Finally, you can prefer or exclude certain algorithms. This is shown by special characters + , - and !, which are prefixed to the shortcuts. The ! prohibits an algorithm, so the !ADH entry in the preceding example thus excludes all algorithms that use Anonymous Diffie-Hellman. The minus sign - also removes an algorithm, but you can add it to the chain again later. Using the plus sign, you can explicitly set an algorithm at the corresponding position in the list and thus influence the order. In the above example, the web server would prefer the algorithms from the HIGH group before those from the MEDIUM group. Finally, you can also select multiple cipher suites by adding a + between abbreviations. In the above example, RC4+RSA would enable all possible cipher suites that include RC4 and RSA. The example is also the default in Apache 2.2. Apache 2.4, however, accepts the default settings of OpenSSL.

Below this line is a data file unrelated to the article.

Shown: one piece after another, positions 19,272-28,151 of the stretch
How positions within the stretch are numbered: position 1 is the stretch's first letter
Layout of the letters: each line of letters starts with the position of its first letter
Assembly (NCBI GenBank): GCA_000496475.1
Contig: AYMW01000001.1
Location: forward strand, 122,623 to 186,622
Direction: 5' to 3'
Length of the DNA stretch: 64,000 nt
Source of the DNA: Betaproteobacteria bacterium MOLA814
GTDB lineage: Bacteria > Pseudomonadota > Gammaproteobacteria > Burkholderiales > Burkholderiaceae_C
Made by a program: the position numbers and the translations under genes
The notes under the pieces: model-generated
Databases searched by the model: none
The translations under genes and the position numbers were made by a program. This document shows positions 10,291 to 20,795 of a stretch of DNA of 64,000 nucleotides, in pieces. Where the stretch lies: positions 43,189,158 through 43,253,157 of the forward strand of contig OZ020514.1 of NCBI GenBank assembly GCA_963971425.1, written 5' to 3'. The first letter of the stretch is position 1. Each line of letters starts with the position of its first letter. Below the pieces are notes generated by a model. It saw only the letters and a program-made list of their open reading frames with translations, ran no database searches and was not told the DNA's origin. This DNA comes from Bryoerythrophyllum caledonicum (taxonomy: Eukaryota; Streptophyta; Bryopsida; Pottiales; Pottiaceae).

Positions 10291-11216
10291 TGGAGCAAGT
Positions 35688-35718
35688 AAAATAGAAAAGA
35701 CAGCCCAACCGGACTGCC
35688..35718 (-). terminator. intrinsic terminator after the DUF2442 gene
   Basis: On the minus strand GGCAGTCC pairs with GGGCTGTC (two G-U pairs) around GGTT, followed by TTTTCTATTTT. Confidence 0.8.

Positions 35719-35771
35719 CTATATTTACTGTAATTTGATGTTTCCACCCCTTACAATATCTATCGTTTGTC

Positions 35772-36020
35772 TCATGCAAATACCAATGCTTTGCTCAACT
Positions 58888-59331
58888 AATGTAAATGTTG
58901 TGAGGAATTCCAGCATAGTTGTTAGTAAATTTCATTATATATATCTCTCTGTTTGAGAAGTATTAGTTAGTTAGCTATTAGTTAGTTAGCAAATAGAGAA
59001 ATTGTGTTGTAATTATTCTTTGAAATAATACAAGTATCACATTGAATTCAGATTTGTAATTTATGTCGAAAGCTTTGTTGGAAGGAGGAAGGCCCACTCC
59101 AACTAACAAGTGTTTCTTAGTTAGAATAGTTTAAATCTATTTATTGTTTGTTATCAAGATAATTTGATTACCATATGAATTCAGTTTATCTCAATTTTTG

What combinations of algorithms are possible in a setting is revealed by the openssl ciphers-v command. Just add the tail of options to be examined to the command:

openssl ciphers -v 'ALL:!ADH:RC4+RSA:+HIGH:+MEDIUM:+LOW:+SSLv2:+EXP'

The result is a table like Figure 4. The first column lists the names of the cipher suites; the second column states the SSL standard. Also included are algorithms for the key exchange, authentication, encryption, and integrity checking.

The possible combinations of algorithms, as shown by openssl.
Figure 4: The possible combinations of algorithms, as shown by openssl.